While a common misperception persists that women’s rights to equality and freedom of religion or belief (FoRB) are clashing rights, the two are actually indivisible and interrelated, as shown in Women and Religious Freedom: Synergies and Opportunities. FoRB is neither a right of “religion” as such, nor an instrument for support of religiously phrased limitations on women’s rights to equality. Harmful practices affecting women and girls cannot be accepted as legitimate manifestations of FoRB because the assertion of one human rights claim cannot be used to extinguish other rights.

Policy Update: Central African Republic Factsheet

The Central African Republic has a long history of political strife, coups, severe human rights abuses, and underdevelopment. Despite this, sectarian violence and targeted killing based on religious identity are new to the majority-Christian country. The ongoing conflict started after the 2013 coup by a coalition of Muslim-majority militias and has resulted in thousands of people dead, 2.2 million in need of humanitarian assistance, more than 480,000 refugees, and more than 500,000 internally displaced persons (IDPs).

Commissioner Thomas J. Reese, S.J., Remarks to Vietnam Caucus/Tom Lantos Human Rights Commission on Religious Freedom in Vietnam

"Pastor and Mrs. Hong, I honor you for your resiliency under the cruel conditions under which you lived and being forced to leave your country. You inspire all of us to advocate for those who are imprisoned for their religious beliefs, activities, and advocacy."

USCIRF's Elizabeth Cassidy, Director of International Law and Policy, and Tina Mufford, Senior Policy Analyst, met with Malaysian Senator Datuk Paul Low (4th from L), Ambassador Tan Sri Zulhasnan Rafique (3rd from R), and other Malaysian officials.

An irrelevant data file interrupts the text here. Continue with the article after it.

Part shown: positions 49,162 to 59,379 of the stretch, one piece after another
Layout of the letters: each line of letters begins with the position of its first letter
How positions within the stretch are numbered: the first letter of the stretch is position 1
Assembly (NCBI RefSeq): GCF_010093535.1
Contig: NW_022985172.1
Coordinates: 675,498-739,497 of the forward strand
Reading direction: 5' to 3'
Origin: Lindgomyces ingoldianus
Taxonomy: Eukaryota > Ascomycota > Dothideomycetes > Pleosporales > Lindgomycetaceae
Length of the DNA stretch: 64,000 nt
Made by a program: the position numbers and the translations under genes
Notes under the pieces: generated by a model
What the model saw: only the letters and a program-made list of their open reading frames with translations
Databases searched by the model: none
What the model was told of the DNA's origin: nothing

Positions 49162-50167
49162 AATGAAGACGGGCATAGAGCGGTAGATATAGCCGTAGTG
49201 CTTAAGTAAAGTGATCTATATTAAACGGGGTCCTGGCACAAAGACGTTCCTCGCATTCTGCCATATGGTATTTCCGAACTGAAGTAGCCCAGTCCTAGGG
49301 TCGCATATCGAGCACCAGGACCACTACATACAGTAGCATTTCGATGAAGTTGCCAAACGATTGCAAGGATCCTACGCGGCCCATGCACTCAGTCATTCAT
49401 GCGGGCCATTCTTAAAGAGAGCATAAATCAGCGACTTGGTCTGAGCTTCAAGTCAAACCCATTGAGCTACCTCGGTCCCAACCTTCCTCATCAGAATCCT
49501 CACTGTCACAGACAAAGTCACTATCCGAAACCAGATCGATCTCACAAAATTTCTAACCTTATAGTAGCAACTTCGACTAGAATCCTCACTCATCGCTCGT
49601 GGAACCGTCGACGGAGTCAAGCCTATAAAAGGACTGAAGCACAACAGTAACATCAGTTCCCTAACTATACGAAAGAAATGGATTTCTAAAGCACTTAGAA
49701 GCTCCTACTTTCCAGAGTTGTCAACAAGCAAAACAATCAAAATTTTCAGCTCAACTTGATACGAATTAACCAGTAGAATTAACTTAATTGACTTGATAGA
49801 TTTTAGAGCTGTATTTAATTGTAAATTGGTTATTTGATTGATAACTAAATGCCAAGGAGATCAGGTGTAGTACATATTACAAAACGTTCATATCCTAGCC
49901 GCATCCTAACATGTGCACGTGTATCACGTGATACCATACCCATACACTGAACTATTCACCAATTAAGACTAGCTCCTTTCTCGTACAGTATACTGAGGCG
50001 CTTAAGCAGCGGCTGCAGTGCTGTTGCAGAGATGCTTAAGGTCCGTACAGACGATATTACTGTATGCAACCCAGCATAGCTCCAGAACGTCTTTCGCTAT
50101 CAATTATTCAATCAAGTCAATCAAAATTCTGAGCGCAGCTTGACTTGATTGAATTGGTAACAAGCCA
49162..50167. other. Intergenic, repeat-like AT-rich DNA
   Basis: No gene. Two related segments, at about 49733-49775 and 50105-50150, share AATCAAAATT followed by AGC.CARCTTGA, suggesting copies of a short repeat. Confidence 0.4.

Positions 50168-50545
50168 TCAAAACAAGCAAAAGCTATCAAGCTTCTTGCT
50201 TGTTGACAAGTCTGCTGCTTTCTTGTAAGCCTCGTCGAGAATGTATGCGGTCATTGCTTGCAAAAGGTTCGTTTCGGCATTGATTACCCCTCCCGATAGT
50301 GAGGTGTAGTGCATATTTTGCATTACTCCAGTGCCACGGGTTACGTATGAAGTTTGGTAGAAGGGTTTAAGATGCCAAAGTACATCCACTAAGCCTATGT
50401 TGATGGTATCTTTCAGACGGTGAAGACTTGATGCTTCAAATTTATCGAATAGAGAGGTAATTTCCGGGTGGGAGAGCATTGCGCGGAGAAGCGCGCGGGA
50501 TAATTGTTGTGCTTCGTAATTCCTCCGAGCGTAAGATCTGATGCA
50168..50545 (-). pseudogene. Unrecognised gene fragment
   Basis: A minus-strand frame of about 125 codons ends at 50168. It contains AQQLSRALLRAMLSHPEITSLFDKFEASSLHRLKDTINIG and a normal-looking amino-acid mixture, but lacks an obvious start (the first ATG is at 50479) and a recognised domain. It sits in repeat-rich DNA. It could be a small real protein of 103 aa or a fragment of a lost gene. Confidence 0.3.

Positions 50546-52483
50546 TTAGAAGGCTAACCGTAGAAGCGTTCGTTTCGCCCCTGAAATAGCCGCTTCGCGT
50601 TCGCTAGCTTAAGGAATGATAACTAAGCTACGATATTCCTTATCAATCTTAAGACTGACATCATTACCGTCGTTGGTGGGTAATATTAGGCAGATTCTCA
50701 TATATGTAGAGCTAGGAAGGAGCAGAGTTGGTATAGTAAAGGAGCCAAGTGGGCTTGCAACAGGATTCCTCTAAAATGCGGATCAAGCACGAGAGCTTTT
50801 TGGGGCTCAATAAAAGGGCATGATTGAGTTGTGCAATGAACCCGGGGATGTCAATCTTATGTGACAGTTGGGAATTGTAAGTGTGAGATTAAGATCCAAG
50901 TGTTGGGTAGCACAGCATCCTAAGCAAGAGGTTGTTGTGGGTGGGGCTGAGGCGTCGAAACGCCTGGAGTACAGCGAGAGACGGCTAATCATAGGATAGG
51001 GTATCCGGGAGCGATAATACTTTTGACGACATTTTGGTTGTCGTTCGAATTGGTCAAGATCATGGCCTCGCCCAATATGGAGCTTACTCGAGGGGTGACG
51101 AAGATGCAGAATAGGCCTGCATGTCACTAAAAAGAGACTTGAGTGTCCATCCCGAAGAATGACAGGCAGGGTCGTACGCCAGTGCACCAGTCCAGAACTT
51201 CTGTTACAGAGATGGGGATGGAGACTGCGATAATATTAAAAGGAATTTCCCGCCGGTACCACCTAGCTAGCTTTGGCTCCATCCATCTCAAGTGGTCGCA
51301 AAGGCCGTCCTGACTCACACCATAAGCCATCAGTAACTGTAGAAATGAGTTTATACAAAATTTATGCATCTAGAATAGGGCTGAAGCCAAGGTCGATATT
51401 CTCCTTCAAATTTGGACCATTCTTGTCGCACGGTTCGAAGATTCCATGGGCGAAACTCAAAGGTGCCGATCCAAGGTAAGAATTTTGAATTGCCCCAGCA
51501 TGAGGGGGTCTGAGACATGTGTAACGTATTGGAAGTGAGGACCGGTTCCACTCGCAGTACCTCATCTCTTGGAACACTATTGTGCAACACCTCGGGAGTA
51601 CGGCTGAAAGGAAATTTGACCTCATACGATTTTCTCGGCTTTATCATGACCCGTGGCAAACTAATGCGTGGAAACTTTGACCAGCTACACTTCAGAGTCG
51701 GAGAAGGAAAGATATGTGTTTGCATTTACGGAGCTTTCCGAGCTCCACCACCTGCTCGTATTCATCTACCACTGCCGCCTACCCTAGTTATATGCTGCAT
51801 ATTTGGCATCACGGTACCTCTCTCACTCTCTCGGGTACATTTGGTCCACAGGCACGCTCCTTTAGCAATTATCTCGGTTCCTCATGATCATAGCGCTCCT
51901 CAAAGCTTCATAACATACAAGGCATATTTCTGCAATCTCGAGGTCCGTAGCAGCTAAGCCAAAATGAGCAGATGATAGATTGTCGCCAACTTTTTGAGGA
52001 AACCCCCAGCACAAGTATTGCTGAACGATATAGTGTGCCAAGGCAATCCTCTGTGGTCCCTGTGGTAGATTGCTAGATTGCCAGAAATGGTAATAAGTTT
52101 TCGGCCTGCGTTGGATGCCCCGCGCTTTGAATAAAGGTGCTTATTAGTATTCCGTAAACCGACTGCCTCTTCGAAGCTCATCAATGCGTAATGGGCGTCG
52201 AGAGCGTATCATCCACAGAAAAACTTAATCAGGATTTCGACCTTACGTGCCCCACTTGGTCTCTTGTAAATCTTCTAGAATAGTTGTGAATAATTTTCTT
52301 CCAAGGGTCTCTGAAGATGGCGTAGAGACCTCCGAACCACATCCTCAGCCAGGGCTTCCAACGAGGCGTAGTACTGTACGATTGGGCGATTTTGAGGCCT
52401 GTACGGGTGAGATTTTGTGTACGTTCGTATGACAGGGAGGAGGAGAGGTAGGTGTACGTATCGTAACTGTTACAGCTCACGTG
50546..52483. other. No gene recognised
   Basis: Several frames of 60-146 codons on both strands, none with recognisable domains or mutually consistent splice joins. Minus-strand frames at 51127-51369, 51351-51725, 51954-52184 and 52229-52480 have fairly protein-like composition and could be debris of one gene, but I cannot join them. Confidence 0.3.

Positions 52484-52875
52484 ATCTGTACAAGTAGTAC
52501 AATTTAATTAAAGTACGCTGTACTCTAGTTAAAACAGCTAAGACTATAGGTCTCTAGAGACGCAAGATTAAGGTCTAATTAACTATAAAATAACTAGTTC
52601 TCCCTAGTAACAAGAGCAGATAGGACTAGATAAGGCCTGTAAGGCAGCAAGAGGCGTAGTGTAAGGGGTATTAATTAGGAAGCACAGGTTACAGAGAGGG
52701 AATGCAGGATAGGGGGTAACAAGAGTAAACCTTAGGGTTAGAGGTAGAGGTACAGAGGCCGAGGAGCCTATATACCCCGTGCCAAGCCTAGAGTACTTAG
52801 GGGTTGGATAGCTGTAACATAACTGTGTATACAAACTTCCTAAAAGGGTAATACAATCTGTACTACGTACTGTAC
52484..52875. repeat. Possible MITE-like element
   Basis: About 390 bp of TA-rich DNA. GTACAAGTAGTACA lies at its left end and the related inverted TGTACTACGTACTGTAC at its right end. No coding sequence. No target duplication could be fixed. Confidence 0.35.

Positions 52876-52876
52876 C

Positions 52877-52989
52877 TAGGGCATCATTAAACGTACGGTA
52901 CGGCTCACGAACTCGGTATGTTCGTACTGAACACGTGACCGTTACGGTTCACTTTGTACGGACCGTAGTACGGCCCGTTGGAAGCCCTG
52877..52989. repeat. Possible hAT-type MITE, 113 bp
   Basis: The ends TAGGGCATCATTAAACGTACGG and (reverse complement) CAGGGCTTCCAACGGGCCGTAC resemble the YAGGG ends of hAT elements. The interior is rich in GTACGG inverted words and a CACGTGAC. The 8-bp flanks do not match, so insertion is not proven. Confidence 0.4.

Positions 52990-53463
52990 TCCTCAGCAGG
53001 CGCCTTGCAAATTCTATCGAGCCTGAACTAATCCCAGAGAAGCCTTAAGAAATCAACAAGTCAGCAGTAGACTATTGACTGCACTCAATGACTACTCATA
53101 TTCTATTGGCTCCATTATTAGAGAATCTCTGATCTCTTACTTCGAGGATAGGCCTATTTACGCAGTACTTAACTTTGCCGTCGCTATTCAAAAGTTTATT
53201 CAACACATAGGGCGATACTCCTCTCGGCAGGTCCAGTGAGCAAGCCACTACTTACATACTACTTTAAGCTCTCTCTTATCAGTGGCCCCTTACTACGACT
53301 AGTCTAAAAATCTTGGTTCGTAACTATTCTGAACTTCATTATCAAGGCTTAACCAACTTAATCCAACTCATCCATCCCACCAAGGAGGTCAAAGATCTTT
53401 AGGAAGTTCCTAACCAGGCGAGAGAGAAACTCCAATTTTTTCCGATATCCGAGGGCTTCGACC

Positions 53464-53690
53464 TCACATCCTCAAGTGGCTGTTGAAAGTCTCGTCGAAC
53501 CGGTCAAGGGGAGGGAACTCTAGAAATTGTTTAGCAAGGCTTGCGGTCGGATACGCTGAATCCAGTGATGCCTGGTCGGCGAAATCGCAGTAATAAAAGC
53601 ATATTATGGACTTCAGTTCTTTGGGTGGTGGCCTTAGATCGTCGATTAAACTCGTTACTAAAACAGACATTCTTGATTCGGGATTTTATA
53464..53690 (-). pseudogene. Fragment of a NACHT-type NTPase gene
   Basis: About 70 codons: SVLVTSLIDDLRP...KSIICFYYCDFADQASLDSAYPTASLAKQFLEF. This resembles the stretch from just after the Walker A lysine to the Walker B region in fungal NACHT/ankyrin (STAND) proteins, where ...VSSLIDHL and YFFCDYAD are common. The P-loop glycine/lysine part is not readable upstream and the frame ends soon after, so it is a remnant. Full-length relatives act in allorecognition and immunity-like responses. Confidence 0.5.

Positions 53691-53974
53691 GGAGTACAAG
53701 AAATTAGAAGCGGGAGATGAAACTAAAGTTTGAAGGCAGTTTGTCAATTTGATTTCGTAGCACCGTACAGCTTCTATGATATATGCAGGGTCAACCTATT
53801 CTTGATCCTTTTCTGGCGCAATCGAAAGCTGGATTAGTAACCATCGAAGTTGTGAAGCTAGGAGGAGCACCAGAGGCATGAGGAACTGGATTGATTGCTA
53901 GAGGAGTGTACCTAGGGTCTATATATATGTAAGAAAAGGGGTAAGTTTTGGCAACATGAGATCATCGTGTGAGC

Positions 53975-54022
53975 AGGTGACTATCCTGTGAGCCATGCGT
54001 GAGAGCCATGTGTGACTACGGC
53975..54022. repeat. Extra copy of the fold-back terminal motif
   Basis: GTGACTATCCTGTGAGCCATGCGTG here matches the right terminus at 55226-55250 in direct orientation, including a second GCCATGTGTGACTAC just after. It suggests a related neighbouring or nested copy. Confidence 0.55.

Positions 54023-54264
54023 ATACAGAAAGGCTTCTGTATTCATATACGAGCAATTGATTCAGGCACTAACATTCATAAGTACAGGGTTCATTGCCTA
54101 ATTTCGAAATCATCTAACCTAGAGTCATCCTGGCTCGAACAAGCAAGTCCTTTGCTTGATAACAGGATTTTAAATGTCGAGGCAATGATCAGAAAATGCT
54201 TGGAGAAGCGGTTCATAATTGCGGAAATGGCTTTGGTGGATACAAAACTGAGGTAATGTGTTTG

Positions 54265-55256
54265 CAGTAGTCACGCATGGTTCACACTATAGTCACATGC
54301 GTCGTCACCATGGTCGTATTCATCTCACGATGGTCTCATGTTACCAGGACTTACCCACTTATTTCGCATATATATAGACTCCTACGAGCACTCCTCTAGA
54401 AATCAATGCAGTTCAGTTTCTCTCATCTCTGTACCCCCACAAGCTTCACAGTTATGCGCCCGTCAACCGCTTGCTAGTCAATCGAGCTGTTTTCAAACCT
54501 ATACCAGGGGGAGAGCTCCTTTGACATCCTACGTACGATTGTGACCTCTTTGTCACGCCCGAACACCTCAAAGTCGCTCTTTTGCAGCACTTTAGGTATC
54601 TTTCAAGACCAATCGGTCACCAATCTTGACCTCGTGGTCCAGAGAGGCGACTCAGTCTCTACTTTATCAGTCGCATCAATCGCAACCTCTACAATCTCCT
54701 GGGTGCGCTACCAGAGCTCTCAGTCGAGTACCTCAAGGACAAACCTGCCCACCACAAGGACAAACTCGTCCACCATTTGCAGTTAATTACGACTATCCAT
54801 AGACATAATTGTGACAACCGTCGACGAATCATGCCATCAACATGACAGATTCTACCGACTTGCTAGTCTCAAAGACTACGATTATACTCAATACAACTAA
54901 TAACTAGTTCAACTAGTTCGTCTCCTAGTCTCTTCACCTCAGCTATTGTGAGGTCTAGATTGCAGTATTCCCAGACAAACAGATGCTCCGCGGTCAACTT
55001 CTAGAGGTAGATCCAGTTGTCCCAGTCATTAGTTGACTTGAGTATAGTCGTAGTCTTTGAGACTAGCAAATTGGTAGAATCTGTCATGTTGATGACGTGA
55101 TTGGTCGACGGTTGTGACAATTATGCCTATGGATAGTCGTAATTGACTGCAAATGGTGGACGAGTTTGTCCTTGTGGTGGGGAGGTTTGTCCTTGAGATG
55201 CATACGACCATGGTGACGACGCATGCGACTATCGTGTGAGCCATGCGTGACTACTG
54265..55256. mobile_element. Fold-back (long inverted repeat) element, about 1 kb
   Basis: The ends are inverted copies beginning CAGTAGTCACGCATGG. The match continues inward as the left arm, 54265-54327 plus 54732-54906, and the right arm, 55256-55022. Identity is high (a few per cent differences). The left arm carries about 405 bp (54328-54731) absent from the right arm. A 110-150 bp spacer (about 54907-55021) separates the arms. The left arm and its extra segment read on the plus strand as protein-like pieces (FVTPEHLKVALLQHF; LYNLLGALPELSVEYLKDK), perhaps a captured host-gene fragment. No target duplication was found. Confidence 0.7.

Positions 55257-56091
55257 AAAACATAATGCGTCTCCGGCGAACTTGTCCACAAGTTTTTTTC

On October 2, USCIRF's Elizabeth Cassidy, Director of International Law and Policy, and Tina Mufford, Senior Policy Analyst, met with Malaysian Senator Datuk Paul Low (4th from L), Ambassador Tan Sri Zulhasnan Rafique (3rd from R), and other Malaysian officials. Read USCIRF’s annual report chapter about Malaysia here.

Pastor Nguyen Cong Chinh and Mrs. Tran Thi Hong visit USCIRF

Pastor Nguyen Cong Chinh, recently released prisoner of conscience from Vietnam, Mrs. Tran Thi Hong, Pastor Chinh’s wife and member of Vietnamese Women for Human Rights, Dr. Nguyen Dinh Thang, CEO and President of Boat People SOS, and Amb. (ret.) Grover Joseph Rees visited USCIRF and met with Commissioner Rev. Thomas J. Reese, S.J.  to discuss Pastor Chinh's and Mrs. Hong's experiences in Vietnam. 

Press Release: USCIRF Vice Chairwoman Kristina Arriaga Testifies Before the House Oversight Committee

Kristina Arriaga, the Vice Chairwoman of the U.S. Commission on International Religious Freedom (USCIRF), testified before the National Security Subcommittee of the House Oversight and Government Reform Committee. Speaking on the “government’s role in protecting international religious freedom,” Arriaga advised the Members that “we ignore religious freedom violations at our peril and must address challenges proactively.”  

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About the Commission

Who We Are

USCIRF is an independent, bipartisan U.S. federal government commission, the first of its kind in the world, that monitors the universal right to freedom of religion or belief abroad.

What We're About

Inherent in religious freedom is the right to think as we please, believe or not believe as our conscience leads, and live out our beliefs openly, peacefully, and without fear.

We are about freedom